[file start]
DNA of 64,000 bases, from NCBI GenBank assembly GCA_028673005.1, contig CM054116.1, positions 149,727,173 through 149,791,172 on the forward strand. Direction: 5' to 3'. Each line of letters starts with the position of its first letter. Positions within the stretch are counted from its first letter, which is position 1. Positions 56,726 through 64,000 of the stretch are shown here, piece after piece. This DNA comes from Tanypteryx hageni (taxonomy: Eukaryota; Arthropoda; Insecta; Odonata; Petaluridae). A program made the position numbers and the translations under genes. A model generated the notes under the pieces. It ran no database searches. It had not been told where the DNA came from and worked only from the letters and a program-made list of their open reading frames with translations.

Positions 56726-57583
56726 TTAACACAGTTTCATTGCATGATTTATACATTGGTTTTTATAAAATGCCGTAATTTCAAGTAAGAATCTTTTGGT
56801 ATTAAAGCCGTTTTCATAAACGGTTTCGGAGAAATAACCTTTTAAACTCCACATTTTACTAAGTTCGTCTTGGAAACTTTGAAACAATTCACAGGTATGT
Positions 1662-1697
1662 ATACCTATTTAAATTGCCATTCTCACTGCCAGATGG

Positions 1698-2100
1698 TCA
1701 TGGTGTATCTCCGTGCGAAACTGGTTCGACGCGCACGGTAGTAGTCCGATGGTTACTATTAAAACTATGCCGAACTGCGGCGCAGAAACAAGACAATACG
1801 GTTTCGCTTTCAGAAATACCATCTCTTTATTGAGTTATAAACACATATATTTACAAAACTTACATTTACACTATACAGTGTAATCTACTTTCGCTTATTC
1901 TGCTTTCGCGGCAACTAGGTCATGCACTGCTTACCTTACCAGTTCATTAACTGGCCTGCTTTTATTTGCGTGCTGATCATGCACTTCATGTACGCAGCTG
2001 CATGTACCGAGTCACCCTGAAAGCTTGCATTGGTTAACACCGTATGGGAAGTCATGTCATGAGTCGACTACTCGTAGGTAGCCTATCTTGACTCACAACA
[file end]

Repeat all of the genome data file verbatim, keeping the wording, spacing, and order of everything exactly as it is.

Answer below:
DNA of 64,000 bases, from NCBI GenBank assembly GCA_028673005.1, contig CM054116.1, positions 149,727,173 through 149,791,172 on the forward strand. Direction: 5' to 3'. Each line of letters starts with the position of its first letter. Positions within the stretch are counted from its first letter, which is position 1. Positions 56,726 through 64,000 of the stretch are shown here, piece after piece. This DNA comes from Tanypteryx hageni (taxonomy: Eukaryota; Arthropoda; Insecta; Odonata; Petaluridae). A program made the position numbers and the translations under genes. A model generated the notes under the pieces. It ran no database searches. It had not been told where the DNA came from and worked only from the letters and a program-made list of their open reading frames with translations.

Positions 56726-57583
56726 TTAACACAGTTTCATTGCATGATTTATACATTGGTTTTTATAAAATGCCGTAATTTCAAGTAAGAATCTTTTGGT
56801 ATTAAAGCCGTTTTCATAAACGGTTTCGGAGAAATAACCTTTTAAACTCCACATTTTACTAAGTTCGTCTTGGAAACTTTGAAACAATTCACAGGTATGT
Positions 1662-1697
1662 ATACCTATTTAAATTGCCATTCTCACTGCCAGATGG

Positions 1698-2100
1698 TCA
1701 TGGTGTATCTCCGTGCGAAACTGGTTCGACGCGCACGGTAGTAGTCCGATGGTTACTATTAAAACTATGCCGAACTGCGGCGCAGAAACAAGACAATACG
1801 GTTTCGCTTTCAGAAATACCATCTCTTTATTGAGTTATAAACACATATATTTACAAAACTTACATTTACACTATACAGTGTAATCTACTTTCGCTTATTC
1901 TGCTTTCGCGGCAACTAGGTCATGCACTGCTTACCTTACCAGTTCATTAACTGGCCTGCTTTTATTTGCGTGCTGATCATGCACTTCATGTACGCAGCTG
2001 CATGTACCGAGTCACCCTGAAAGCTTGCATTGGTTAACACCGTATGGGAAGTCATGTCATGAGTCGACTACTCGTAGGTAGCCTATCTTGACTCACAACA